It has a 20-degree bevelled edge, meaning it’s super sharp and while it certainly was great when finely slicing squishy tomatoes and avocado, it was also strong and long enough to make light work of larger, harder items such as butternut squash and celeriac.

    Furi advises that it is only sharpened with its own make of industrially crushed diamond-coated sharpener to ensure the blade stays at the optimum 20˚ angle.

    Ideal Home rating: 4 out of 5 stars

    7. Robert Welch Signature Cook’s Knife

    Best high-end chef’s knife

    Size: 12m through to 25cm
    Reasons to buy: Great for fine slicing
    Reasons to avoid: A pricey option

    This full tang German steel cook’s knife with Japanese-style, hand-applied 15˚ edge comes in variety of blade lengths, from a petite 12cm to a large 25cm. We loved the gently curved shape of the blade and the angled bolster and the rounded handle felt comfortable and secure to hold.

    At 14cm long, this was the smallest of the chef’s knives we tried but it definitely held its own in terms of harder root vegetables such as swede and carrot, although if we were regularly chopping larger items such as butternut squash, we’d opt for a longer blade length.

    The blade was great for chopping foods very fine – potato for dauphinoise for instance – but still substantial enough to efficiently cut up large pieces of meat. A good-value, versatile knife.

    Ideal Home rating: 4 out of 5 stars

    8. Judge Sabatier IC Paring Knife

    Best chef’s paring knife

    Size: 9cm
    Reasons to buy: Great for small tasks
    Reasons to avoid: Less versatile than larger knives

    From peeling fruit to slicing fine vegetables, this paring knife from Judge Sabatier delivered. It’s made of stainless steel and despite its small size it feels sturdy and satisfyingly weighty.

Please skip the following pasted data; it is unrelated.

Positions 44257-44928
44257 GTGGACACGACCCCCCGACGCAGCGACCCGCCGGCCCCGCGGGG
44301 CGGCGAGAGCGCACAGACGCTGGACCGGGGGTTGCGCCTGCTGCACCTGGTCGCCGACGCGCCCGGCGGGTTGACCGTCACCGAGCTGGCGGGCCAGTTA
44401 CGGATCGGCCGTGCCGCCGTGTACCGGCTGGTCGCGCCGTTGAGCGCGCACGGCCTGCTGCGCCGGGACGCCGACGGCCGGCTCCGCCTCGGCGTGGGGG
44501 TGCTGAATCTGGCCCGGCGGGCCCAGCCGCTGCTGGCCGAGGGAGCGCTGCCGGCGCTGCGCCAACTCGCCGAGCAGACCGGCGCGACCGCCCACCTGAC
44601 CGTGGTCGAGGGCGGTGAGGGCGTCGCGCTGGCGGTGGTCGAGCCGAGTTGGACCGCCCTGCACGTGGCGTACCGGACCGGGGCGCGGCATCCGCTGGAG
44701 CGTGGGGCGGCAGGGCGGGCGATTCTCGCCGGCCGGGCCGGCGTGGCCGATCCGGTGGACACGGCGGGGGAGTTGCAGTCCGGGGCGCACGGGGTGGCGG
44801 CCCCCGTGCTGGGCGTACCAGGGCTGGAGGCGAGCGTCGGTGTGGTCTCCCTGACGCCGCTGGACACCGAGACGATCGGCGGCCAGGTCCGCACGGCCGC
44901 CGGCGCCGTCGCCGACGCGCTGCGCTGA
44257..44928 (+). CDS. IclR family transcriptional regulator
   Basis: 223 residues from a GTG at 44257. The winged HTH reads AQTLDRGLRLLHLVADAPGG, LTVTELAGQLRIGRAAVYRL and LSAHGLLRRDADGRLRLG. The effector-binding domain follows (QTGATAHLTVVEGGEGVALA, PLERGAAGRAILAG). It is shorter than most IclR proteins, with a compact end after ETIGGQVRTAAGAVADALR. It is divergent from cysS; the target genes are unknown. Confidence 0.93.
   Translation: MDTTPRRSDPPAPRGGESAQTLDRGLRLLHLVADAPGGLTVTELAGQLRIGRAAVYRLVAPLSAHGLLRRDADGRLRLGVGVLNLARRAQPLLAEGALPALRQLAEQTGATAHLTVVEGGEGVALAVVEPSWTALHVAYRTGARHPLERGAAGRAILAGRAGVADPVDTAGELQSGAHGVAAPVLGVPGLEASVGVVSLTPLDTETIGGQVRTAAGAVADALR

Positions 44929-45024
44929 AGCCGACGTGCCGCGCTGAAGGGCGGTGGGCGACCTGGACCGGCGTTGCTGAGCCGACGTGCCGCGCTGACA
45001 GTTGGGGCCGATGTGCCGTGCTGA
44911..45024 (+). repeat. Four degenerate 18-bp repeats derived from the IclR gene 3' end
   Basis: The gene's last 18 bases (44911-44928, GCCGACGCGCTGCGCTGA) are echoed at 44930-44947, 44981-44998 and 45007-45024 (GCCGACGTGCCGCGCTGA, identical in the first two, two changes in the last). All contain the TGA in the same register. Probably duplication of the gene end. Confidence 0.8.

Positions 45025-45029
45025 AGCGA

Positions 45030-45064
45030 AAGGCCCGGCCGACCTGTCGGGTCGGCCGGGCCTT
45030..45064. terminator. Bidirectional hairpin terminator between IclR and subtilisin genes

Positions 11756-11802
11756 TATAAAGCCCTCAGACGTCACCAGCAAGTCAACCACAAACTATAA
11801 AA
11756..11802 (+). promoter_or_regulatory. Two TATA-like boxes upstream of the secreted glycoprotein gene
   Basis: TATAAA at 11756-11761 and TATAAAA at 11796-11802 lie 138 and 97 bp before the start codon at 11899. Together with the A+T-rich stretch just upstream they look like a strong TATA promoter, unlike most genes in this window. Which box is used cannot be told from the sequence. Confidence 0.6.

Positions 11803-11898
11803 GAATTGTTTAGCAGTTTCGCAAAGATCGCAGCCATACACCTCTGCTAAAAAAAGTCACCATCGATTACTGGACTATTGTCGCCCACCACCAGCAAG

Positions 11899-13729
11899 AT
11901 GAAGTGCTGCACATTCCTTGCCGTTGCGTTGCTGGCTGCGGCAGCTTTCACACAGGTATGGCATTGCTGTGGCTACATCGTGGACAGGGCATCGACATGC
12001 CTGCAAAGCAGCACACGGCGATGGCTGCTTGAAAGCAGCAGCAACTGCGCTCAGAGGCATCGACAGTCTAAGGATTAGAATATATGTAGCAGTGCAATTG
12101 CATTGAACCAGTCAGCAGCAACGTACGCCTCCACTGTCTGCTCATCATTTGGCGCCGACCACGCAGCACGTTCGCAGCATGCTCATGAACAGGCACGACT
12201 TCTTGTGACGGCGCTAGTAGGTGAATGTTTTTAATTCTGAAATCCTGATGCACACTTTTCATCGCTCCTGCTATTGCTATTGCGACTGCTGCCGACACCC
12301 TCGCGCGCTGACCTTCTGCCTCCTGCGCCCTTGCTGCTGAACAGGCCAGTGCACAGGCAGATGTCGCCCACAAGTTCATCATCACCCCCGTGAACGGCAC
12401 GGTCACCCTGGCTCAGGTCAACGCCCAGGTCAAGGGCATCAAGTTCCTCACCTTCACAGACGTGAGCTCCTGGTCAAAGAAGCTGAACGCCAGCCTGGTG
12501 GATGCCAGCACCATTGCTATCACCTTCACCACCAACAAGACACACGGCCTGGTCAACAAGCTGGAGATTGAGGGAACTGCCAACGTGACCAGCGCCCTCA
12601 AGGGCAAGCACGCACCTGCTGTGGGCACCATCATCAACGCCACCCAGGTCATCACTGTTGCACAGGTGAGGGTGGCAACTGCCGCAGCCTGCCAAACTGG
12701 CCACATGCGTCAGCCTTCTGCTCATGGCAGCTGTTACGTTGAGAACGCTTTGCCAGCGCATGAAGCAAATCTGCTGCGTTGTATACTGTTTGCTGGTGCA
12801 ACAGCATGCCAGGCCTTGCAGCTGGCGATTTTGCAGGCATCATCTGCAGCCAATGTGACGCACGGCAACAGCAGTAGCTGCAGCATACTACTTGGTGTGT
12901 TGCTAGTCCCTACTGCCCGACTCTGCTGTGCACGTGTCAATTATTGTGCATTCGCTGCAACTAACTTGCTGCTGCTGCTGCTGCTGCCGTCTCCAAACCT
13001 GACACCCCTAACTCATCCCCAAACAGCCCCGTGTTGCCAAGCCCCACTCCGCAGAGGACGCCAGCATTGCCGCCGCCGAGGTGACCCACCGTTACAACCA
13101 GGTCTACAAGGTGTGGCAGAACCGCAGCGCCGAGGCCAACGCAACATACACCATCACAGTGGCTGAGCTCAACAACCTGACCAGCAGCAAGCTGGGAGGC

We enjoyed how easily this knife was able to slice through smaller objects like orange and sausages, and while it’s not the ideal chef’s knife for larger items like butternut squash or steak, it’s a good choice for having an appropriate knife on-hand for smaller tasks.

    You can place this knife in the dishwasher and it’s very easy to clean by hand. Sharpening is also straightforward and it stayed sharp for a very long time. 

    Ideal Home’s rating: 5 out of 5 stars

    How to buy the best chef’s knife for you

    Knives aren’t simply a blade and a handle. They have several elements, including the tip, belly (the curve of the blade), the butt and a bolster, which is the thicker part where the blade meets the handle. The bolster is key, as it’s used to balance the knife and is mostly seen on forged knives.

    Some knives also have a tang, which is the part of the blade that runs through the handle. A full tang runs through the whole of the handle to the butt (end) while a partial tang just runs some of the handle’s length. Tangs ensure the handle is well-balanced and strong, making it less likely to break if it’s put under pressure – cutting through bone for instance.

    What’s the best knife material?

    A forged steel knife is generally more expensive and is made from a single piece of steel that is then heated and hammered, either by hand or by machine, into shape. A stamped knife is created by cutting out the shape from a sheet of steel that is then treated and honed to ensure it is strong and long-lasting enough to use.